Wednesday, February 1, 2006

Dietary Approaches to Prevent and Treat Hypertension from the American Heart Association

Dietary Approaches to Prevent and Treat Hypertension: A Scientific Statement From the American Heart Association -- Appel et al. 47 (2): 296 -- Hypertension:
A substantial body of evidence strongly supports the concept that multiple dietary factors affect blood pressure (BP). Well-established dietary modifications that lower BP are reduced salt intake, weight loss, and moderation of alcohol consumption (among those who drink). Over the past decade, increased potassium intake and consumption of dietary patterns based on the "DASH diet" have emerged as effective strategies that also lower BP. Of substantial public health relevance are findings related to blacks and older individuals. Specifically, blacks are especially sensitive to the BP-lowering effects of reduced salt intake, increased potassium intake, and the DASH diet. Furthermore, it is well documented that older individuals, a group at high risk for BP-related cardiovascular and renal diseases, can make and sustain dietary changes. The risk of cardiovascular disease increases progressively throughout the range of BP, beginning at 115/75 mm Hg. In view of the continuing epidemic of BP-related diseases and the increasing prevalence of hypertension, efforts to reduce BP in both nonhypertensive and hypertensive individuals are warranted. In nonhypertensive individuals, dietary changes can lower BP and prevent hypertension. In uncomplicated stage I hypertension (systolic BP of 140 to 159 mm Hg or diastolic BP of 90 to 99 mm Hg), dietary changes serve as initial treatment before drug therapy. In those hypertensive patients already on drug therapy, lifestyle modifications, particularly a reduced salt intake, can further lower BP. The current challenge to healthcare providers, researchers, government officials, and the general public is developing and implementing effective clinical and public health strategies that lead to sustained dietary changes among individuals and more broadly among whole populations.
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1 comment:

Anonymous said...

Very interesting post - thank you.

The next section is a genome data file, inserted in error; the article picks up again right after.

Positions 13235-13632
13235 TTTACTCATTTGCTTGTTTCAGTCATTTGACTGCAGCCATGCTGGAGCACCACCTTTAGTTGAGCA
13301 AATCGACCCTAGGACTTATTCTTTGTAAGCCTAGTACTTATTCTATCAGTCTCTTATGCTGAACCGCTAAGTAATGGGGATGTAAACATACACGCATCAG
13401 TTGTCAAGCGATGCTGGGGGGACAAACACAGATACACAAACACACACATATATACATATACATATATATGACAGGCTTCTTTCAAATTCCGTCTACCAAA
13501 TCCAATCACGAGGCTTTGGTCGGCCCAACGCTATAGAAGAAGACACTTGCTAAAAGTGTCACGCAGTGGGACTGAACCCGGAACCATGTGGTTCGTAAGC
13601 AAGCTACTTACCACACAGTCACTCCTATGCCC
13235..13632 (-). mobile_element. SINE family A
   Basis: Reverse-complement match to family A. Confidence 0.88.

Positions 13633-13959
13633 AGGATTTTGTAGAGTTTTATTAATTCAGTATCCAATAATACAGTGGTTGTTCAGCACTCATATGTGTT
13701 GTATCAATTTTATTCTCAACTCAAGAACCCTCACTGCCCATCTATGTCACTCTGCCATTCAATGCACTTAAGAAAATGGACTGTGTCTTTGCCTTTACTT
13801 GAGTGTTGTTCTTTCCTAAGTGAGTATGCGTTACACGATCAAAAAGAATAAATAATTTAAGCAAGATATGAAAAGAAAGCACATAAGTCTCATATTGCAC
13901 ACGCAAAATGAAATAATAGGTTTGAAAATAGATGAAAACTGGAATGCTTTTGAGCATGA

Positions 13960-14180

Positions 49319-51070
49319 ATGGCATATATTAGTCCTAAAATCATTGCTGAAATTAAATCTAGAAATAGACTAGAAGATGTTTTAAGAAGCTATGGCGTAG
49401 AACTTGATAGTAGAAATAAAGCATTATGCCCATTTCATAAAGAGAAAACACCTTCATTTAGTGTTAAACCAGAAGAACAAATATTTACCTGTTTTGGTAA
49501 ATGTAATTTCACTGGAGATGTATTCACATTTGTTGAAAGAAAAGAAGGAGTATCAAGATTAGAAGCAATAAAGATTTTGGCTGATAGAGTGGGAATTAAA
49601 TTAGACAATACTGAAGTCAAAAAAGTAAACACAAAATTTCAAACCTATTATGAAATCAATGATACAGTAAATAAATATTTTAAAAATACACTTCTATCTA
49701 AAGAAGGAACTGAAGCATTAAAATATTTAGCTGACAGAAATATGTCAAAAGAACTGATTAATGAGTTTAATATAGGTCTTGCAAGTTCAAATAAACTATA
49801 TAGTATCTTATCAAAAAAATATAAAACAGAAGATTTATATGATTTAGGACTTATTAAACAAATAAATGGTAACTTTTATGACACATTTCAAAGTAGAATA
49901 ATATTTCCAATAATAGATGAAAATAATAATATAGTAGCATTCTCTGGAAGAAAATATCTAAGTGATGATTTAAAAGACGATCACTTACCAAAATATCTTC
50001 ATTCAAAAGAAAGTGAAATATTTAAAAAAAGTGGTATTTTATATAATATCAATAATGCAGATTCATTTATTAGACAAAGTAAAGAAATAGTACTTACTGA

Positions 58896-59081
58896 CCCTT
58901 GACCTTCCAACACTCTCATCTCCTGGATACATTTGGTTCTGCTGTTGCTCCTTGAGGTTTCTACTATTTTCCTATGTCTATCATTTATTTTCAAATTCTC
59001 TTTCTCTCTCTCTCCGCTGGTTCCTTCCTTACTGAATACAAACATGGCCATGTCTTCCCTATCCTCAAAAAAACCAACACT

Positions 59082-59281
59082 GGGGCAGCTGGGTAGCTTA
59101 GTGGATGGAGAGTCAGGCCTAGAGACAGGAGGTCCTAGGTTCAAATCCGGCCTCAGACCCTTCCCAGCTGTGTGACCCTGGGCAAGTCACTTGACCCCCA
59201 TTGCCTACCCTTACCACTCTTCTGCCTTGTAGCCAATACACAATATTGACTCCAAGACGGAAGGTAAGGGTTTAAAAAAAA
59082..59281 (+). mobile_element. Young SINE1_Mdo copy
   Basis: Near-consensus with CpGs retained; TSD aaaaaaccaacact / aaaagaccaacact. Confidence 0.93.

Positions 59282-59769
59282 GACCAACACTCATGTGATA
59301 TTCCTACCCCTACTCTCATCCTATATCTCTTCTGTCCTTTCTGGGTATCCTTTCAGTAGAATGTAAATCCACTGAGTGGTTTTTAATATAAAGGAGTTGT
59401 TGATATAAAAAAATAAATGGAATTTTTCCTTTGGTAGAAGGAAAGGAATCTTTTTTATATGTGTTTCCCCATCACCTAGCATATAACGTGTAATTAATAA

I have a question about salt reduction in CRF patients. You're recommending a decrease in salt intake across the board, whether a person is hypertensive or not, at least as a prophylactic measure.

However, a June 2004 article on Medscape ( Dietary Approaches to Prevent and Treat Hypertension ) mentions the following: "In this large study (11,346 subjects) the main finding was that lower salt intake related to higher all-cause mortality." The article also mentions a higher incidence of MI in those who had a reduced salt intake.

It goes on to state: "Finally, those who deem salt restriction as not advisable or even harmful, support their view by postulating that the untoward biochemical effects of the commonly used thiazides (carbohydrate intolerance, increased plasma insulin, serum cholesterol, and low-density lipoprotein cholesterol levels) may counteract or attenuate the beneficial effects of blood pressure reduction. Moreover, it has been suggested that thiazide-induced renal potassium wasting may relate to increased ventricular arrhythmias and sudden death,[6] while normal body potassium may have protective effects on cardiovascular events, such as stroke, independent of blood pressure.[7]"

As a hypertensive CRF patient who is currently following the DASH diet, the information concerns me ... since a thiaziade (Hyzaar) is among several medications being used in my treatment.

Personally, I've found over the last couple of years that even with an extended increase in salt intake, for example over the holidays or during travel, that the BP did not seem to be adversely affected.

I'm wondering if perhaps salt is going to be one "those things" about which medical science eventually changes it's collective mind?